“Last May it was about making some additional nurses available,” recalls Smith. “In the past we had issued short-term conditional licences to graduates from nursing schools who had been waiting to pass their RN exams. But we had never had rapid re-licensure for retirees.” 

Staffing crunch

The rapid re-licensing program has been a godsend for NS Health, which has seen its nursing ranks cannibalized by the pressures to test and vaccinate nearly a million Nova Scotians. 

Last summer NS Health advertised for 100 RNs to assist with COVID testing and contact tracing. It was successful in recruiting but all the additional Public Health positions were filled by nurses who had been previously working other jobs at hospitals or nursing homes. 

In fact — even with the rapid re-licensing program designed “to avoid robbing Peter to pay Paul,” as Sue Smith put it — there are currently over 1,000 vacant positions for Registered Nurses advertised with NS Health across the province.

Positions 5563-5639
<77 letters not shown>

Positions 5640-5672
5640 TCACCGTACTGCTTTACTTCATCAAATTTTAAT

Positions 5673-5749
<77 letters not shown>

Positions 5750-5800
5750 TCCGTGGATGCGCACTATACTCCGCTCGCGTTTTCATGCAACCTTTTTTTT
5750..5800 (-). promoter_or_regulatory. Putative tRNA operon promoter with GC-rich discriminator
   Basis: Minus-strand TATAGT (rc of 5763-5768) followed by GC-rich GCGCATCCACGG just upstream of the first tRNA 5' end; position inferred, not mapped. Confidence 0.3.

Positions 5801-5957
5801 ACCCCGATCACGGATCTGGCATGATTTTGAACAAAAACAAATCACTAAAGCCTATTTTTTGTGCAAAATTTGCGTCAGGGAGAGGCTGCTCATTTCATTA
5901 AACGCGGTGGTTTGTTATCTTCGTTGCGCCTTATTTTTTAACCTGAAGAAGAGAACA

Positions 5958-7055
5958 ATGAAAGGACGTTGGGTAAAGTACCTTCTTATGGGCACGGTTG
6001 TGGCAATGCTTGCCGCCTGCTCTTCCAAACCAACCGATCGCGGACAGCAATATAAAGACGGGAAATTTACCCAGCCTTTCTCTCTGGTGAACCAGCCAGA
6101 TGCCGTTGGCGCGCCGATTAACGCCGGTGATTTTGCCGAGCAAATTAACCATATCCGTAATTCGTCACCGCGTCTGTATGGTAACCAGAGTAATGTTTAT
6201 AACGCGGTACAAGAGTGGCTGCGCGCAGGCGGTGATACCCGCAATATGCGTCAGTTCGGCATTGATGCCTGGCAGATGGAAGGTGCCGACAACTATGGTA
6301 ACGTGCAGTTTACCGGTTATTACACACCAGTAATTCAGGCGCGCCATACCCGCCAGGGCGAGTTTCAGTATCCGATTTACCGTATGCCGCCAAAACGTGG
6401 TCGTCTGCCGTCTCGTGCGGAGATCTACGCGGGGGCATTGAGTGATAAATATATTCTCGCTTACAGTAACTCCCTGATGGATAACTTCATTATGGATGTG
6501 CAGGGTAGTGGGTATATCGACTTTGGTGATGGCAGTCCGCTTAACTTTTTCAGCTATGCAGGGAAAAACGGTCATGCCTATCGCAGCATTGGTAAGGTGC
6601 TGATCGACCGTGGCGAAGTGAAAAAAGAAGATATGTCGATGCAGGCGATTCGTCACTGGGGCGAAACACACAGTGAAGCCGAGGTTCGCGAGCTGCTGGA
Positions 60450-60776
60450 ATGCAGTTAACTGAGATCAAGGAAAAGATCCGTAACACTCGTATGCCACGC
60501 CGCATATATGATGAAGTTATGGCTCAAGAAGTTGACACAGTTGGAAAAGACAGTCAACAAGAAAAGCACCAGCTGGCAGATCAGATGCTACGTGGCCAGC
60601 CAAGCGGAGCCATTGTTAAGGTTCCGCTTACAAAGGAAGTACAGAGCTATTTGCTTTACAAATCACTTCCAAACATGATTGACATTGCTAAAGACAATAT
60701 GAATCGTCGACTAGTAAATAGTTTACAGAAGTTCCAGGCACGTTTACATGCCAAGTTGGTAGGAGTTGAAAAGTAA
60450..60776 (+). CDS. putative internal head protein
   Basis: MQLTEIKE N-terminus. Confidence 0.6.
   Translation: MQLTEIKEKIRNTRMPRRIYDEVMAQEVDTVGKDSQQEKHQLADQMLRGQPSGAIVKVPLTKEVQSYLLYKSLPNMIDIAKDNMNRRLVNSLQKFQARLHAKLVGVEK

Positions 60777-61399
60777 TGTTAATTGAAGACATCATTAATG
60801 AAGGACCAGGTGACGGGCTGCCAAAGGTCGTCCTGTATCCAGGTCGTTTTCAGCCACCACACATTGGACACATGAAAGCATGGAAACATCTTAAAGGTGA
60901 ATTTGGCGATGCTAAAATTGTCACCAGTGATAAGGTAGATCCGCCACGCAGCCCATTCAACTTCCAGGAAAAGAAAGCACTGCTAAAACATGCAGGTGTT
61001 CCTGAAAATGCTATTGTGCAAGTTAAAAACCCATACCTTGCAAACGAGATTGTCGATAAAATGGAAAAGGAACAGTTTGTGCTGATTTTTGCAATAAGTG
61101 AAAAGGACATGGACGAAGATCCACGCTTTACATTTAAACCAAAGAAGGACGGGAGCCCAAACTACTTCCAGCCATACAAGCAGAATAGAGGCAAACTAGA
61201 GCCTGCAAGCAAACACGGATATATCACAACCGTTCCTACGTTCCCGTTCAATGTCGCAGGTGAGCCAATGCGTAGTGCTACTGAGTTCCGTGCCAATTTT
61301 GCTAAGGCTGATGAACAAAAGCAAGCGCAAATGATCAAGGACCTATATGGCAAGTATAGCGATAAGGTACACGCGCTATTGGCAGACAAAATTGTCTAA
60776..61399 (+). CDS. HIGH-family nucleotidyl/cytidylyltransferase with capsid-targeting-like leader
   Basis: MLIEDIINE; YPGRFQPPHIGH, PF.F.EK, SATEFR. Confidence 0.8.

“We are actively recruiting 196 full-time Licensed Practical Nurses and 806 full-time Registered Nurses,” says Brendan Elliott, senior communications advisor with Nova Scotia Health. “These numbers are higher than typical levels mainly due to additional internal movement resulting from our response to COVID-19.”

These vacancies do not include postings by the IWK Children and Women’s Health Centre, nor the dozens of long-term care facilities across the province looking for nurses. 

Yes, like other provinces, Nova Scotia has a chronic nursing shortage despite growing its workforce — mostly in the area of licensed practical nurses — by a total of 2% a year for the last decade. A senior planner with the Health Department says COVID-19 has intensified the staffing challenge but there is no need to panic.

“Right now we are in a pandemic so what employers are doing is building a surge capacity,” says Cindy Cruickshank, the director of Health Workforce Policies at the Department of Health. “They are building and recruiting as many nurses and others as they can get to help with their response to COVID-19. Just because you see these postings doesn’t mean there is a problem or there aren’t people in the system to fill them. NS Health could probably fill 500 of those positions in two to three weeks with people moving around internally. Our biggest concern and focus is helping communities outside the city and the hard-to-recruit specialized nurses for the operating room, mental health and addictions, and long-term care.”